Feb 21, 2016 | By Benedict
Thingiverse users have been protesting against just3Dprint, an eBay store selling multiple (2K+) 3D printed models of Thingiverse designs without the permission of their designers. A maker named ‘loubie’ brought the matter to public attention when the store refused to take down her design from their catalogue.
A strange tale has been unfolding over the last few days; a tale of copyright law, alleged digital property theft, and angry Thingiverse makers. On Thursday, popular 3D designer loubie posted a symbolic “Sad Face” design on her Thingiverse page in order to explain the ordeal she had just been through. Whilst casually browsing through eBay last week, the maker stumbled across a 3D printed model of “Aria the Dragon”, being sold by eBay user just3Dprint. The 3D printed model seemed extraordinarily familiar to loubie—the design was, in fact, her own.
Thingiverse, hosted by 3D printing giant MakerBot, is a platform on which amateur makers can share their 3D printable designs. All Thingiverse models are free to download, but uploaders can choose to add a Creative Commons license to their design, restricting the way in which downloaders can use the digital files. There are four types of Creative Commons license: Attribution (BY), Share-Alike (SA), Non-Commercial (NC), and No Derivative Works (ND). "Aria the Dragon" was assigned the BY, NC, and ND licenses, which meant that just3Dprint would have had to give loubie credit for any copies made (according to BY), that they could not have sold the model for profit (according to NC), and that they could not have altered the design in a reproduction (according to ND). From what loubie could see, just3Dprint appeared to be clearly violating the Creative Commons rules, but after sending the eBay store a polite message regarding their use of her design, loubie received the following response:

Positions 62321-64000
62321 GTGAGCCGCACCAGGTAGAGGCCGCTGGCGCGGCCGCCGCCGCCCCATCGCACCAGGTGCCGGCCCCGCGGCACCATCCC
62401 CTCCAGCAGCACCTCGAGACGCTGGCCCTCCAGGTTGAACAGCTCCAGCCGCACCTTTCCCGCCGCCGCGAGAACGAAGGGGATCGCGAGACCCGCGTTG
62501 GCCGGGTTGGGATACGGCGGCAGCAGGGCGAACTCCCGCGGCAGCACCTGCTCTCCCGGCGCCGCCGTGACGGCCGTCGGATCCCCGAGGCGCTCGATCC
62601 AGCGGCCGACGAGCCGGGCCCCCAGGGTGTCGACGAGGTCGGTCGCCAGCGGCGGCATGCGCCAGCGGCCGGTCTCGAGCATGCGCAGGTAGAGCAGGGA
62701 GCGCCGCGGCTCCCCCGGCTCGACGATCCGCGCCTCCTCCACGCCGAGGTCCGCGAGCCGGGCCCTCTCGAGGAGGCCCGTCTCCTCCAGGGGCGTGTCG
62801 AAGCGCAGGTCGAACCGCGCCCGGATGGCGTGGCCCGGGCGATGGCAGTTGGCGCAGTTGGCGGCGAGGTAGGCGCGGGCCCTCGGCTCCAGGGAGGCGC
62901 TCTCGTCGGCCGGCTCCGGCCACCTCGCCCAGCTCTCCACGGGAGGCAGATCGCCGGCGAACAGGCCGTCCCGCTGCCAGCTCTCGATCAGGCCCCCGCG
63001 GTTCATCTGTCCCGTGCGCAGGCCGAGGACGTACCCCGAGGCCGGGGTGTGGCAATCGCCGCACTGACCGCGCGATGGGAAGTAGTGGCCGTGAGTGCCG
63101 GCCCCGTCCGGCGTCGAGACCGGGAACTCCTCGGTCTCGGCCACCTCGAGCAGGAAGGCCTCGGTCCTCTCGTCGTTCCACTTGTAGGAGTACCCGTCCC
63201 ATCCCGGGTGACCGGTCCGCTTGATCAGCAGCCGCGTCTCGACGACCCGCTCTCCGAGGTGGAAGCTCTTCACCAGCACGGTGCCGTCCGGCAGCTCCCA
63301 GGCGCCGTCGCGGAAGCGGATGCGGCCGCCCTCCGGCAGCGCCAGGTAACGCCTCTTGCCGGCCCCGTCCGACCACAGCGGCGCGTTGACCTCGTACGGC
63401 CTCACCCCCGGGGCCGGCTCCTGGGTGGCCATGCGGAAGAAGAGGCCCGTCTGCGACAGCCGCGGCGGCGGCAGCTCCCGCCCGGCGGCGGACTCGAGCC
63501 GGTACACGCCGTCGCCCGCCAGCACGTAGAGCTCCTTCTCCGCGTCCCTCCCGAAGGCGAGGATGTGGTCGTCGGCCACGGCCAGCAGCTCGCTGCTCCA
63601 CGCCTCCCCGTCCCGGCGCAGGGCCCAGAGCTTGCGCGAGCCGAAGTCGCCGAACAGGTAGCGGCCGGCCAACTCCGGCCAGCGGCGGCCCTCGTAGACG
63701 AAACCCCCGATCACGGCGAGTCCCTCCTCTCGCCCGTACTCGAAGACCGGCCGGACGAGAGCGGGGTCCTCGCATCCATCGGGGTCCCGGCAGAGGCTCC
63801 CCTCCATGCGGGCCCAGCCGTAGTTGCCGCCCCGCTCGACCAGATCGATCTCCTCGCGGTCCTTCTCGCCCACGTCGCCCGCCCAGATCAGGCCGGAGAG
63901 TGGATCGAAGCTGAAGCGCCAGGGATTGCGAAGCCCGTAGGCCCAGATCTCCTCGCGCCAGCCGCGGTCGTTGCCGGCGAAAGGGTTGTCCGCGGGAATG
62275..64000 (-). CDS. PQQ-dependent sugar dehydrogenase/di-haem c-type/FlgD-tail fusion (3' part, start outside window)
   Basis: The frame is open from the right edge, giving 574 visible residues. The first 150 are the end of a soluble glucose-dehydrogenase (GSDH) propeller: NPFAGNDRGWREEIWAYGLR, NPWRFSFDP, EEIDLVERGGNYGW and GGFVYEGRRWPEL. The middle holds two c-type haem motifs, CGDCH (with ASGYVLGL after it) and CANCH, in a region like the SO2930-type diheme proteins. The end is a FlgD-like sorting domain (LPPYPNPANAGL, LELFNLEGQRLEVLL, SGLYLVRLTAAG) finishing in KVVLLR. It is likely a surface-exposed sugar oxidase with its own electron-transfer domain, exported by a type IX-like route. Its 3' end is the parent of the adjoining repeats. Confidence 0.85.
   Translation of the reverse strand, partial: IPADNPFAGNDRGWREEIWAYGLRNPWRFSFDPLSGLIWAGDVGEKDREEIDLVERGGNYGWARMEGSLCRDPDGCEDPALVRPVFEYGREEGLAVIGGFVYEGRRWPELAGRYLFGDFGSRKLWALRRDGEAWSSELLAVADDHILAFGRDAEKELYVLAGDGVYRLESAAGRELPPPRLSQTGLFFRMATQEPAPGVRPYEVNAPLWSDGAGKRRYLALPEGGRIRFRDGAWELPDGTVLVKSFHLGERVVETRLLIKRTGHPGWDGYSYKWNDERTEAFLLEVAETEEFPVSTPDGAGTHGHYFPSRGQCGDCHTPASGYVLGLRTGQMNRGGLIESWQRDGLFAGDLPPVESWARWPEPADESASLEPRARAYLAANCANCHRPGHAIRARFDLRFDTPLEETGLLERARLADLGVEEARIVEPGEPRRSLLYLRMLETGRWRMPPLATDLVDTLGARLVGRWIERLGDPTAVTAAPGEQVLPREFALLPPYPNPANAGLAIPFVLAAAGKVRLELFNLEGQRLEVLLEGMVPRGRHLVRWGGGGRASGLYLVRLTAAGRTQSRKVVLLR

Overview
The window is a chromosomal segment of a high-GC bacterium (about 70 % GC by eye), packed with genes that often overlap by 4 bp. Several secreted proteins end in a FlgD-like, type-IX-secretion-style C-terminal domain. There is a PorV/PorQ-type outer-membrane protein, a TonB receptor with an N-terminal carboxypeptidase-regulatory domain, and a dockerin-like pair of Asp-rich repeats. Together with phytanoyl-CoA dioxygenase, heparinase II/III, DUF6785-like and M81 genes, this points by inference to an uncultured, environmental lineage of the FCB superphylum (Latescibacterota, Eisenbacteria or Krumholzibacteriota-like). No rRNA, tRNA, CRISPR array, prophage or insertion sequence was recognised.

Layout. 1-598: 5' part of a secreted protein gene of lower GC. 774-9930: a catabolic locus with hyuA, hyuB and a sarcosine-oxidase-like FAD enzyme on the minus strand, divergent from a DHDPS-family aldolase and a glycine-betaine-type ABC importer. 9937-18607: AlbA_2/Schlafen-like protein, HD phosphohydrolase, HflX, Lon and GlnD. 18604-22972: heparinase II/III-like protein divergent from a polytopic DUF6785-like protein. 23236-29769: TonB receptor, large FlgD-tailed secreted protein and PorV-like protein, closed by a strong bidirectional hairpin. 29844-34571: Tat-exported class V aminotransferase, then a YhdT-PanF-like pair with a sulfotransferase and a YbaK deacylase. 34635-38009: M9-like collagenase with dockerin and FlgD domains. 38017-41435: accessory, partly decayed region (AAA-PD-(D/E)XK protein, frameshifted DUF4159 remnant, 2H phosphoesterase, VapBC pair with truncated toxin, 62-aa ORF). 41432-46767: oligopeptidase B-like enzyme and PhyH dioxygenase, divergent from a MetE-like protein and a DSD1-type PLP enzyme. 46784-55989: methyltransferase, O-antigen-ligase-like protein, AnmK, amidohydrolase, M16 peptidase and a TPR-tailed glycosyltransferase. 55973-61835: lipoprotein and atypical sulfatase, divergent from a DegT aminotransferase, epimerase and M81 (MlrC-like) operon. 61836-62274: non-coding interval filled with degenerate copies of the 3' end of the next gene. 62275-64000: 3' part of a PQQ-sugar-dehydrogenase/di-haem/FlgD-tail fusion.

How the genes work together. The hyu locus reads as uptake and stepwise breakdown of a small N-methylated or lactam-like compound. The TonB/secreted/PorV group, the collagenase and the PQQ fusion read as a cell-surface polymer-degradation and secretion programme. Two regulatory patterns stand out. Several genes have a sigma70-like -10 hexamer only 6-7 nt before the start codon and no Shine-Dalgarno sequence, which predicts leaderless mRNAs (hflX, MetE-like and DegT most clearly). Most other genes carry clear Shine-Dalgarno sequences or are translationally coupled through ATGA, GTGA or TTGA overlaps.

“When you uploaded your items onto Thingiverse for mass distribution, you lost all rights to them whatsoever. They entered what is known in the legal world as "public domain”.
The single exception to public domain rules are “original works of art”.
No court in the USA has yet ruled a CAD model an original work or art.
Therefore, you have no right to exclude others from utilizing the CAD models you have uploaded.